Out in the real world news is happening and here are the highlights.

British government might get sued for Brexit

Mischon de Reya, a top law firm with a shadowy name representing an anonymous set of clients is threatening to sue the UK government if it fails to allow MPs to vote whether or not Article 50 of the Lisbon Treaty (which would set Britain’s exit from the EU in motion) is actually triggered. This is the latest attempt by the powers that be to stop the country from leaving the EU following June 23’s referendum, something that’s sure to enrage all the racists that voted out. – BBC News.

Trump caught in anti-semitism row

Racist controversies are nothing new for Donal Trump, but what makes the latest one remarkable is that he actually apologised and back pedalled on it. He tweeted a web graphic that labelled Hillary Clinton as “the most corrupt candidate ever,” words that appeared in a Star of David shape. Although it probably came down to pure stupidity, as most things Trump-related do, the Internet was quick to label him an anti-semite, drawing an apology and erasing said tweet. – New York Times

Emirati man arrested in Ohio for dressing Arab-ish

The United Arab Emirates has warned its citizens to dress more like white people when they travel abroad after one Emirati was arrested in Ohio for wearing the desert nation’s traditional robe-like garms. The man was wrestled to the ground by some dumb cops who mistook him for an Islamic State terrorist, probably because only terrorists could prefer to wear Middle Eastern clothes over ill-fitting Walmart jeans. – Al Jazeera News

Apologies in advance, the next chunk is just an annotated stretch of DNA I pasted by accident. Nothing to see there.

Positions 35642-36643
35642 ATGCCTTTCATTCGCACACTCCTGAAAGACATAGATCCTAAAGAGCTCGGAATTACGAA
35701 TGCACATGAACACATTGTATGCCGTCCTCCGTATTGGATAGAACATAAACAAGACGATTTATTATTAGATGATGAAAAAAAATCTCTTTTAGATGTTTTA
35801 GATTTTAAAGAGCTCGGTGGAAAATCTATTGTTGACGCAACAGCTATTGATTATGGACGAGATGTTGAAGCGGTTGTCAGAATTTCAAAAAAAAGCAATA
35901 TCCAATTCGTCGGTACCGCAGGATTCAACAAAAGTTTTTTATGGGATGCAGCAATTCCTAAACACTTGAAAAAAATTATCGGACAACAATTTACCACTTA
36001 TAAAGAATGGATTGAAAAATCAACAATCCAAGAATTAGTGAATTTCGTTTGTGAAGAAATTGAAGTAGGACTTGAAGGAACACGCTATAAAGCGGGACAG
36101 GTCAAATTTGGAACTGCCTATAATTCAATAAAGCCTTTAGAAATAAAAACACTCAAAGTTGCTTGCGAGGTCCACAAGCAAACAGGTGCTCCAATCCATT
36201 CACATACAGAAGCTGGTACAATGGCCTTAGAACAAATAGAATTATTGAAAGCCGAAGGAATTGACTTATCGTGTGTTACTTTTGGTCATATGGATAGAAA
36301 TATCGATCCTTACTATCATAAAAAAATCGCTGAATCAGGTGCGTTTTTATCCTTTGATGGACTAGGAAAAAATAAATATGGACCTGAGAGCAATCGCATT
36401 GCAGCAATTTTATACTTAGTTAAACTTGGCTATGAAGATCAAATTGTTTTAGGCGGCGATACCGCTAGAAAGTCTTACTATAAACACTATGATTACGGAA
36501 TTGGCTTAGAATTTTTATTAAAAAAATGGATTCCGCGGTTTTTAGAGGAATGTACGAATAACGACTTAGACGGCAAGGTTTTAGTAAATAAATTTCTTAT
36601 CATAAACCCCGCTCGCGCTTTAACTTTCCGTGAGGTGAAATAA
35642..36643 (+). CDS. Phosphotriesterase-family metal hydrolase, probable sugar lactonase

Boyz N The Hood turns 25

It’s been a full 25 years since John Singleton’s Boyz N The Hood opened in cinemas, marking the moment that gangsta rap revolution spilled over from the realms of music and into the world of film, and helped accelerate hip-hop’s integration into the mainstream. In a broader sense it was also a watershed moment for black cinema, with more black-centric films released in 1991 than the entire previous decade and the depth of its mark on popular culture can only really be measured now. – Washington Post

Why everybody uses WhatsApp

Britain’s two leading political parties are both embroiled in utter turmoil and much of the behind-the-scenes scheming was orchestrated via WhatsApp. The instant messaging app was used both by Labour Party rebels in their attempts to depose their lefty leader, Jeremy Corbyn, as did their Tory rivals looking to stop Boris Johnson’s once seemingly impossible march to the Conservative Party leadership. Encryption plays a huge part of its appeal, but how did WhatsApp get so big, exactly? – The Guardian.

France trample Iceland at Euro 2016

Although Iceland never reached the fairytale heights of Leicester City’s title win, their run to the Euro 2016 quarter-finals was pretty spectacular. Unfortunately, it’s all over now, with the smallest country to ever qualify for the European championships crashing out against hosts France by a 5-2 scoreline. The French go on to play Germany in the semis, facing their first decent opposition yet. – SkySports News

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